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I am a software engineer. I have been writing code since about age 12 and have done it professionally for nearly two decades. During that time, I have learned several different programming languages and become an expert in too many technologies to count Recently, and after years of hard work, I have been rewarded with the filing of a patent with my name on it.

Inventing (and I use that word deliberately) solutions to problems is hard. It takes skills and experience, but most of all it takes talent. It is the engineering equivalent of art. It is not something that you can just hand to anyone with the requisite skills and expect it to be done right. You actually have to be able to create something new out of nothing. There is no difference between inventing a new software algorithm and inventing a new mouse trap. Although both of them may build on previously existing ideas or parts, they do so in unique ways. It is this creation that patents seek to protect. Once a design has been created, anyone with the relevant skills can assemble it into a working product. However, that doesn’t mean that they should be able to steal the years of investment that went into inventing it in the first place.

As evidenced by his blanket statement that we should “end all software patents” it is clear that Mark Cuban does not understand the problem with the patent system, or software at all. (In all likelihood, he probably does understand it but just wants to increase his profits by walking on the backs of others.) The problem is not with the type of the patent, it is with the vetting and approval process of all patents. Many (I suspect most) patents are overly broad. Many do have prior art (e.g. anything in the human genome). For example, a This American Life episode on patents discussed the recent “invention” of toasting bread (which I am sure has existed for hundreds of years). (Notice how that was not a software patent.) That should have never happened and highlights what really needs to be fixed. The patent office needs to actually read the patents and thoughtfully consider the merits of each If an application does not make sense (probably because of all of the “lawyer-speak”), then it should be sent back to the filer for clarification instead of simply approving it with an it-sounds-complex-enough-to-be-unique rubber-stamp.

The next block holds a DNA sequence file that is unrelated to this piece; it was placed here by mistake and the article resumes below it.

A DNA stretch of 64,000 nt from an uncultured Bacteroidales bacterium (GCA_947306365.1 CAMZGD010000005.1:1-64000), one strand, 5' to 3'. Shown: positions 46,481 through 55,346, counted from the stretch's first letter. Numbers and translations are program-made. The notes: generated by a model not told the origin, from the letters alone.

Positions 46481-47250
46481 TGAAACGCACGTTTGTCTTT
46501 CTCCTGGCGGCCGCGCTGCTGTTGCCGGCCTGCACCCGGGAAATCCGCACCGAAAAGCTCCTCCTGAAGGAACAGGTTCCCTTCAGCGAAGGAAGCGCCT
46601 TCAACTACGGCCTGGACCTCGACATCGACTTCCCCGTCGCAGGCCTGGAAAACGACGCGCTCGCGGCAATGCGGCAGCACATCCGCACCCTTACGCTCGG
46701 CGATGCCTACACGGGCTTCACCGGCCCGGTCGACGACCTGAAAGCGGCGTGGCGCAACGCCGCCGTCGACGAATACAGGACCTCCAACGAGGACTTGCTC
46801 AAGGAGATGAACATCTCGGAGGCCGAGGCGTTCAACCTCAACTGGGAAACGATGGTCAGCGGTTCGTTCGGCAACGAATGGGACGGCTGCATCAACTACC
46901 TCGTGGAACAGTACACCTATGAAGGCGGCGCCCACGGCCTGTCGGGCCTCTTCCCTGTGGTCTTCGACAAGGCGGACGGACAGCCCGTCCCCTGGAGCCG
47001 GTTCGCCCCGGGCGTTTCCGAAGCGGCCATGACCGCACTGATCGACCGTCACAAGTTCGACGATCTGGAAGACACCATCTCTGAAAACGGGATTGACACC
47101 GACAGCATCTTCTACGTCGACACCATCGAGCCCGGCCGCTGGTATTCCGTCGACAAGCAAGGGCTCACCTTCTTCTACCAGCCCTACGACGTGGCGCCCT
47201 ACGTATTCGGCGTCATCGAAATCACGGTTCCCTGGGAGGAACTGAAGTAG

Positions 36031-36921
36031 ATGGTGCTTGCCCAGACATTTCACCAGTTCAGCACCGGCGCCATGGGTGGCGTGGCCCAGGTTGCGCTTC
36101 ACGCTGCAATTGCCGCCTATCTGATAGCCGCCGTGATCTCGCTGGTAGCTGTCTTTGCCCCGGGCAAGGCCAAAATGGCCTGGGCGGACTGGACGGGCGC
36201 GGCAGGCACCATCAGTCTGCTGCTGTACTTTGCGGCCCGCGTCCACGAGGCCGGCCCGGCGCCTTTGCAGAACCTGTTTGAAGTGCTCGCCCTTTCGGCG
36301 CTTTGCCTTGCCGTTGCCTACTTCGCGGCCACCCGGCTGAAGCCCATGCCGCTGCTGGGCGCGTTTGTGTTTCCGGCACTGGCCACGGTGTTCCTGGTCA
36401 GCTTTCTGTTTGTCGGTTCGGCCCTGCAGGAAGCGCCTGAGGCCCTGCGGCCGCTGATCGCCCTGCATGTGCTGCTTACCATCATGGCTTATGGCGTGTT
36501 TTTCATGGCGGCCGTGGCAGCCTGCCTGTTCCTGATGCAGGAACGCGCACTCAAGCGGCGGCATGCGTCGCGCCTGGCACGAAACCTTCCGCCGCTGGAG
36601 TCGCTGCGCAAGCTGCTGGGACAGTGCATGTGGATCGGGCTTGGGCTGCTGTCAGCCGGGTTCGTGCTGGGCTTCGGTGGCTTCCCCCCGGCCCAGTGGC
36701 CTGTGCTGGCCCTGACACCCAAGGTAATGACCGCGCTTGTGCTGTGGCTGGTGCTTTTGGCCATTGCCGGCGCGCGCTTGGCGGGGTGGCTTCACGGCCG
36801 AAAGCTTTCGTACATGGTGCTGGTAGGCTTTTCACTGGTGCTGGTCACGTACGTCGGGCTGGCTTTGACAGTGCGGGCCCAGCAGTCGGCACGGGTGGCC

I, personally, take pride in the patents that I work on. They are a reflection of me. I would not want to have my name on one that was filled with nonsense. In fact, I spent many hours on my first one working with the lawyer on revisions until it was accurate and meaningful. I would hope that all software engineers would strive for the same level of integrity as I have.


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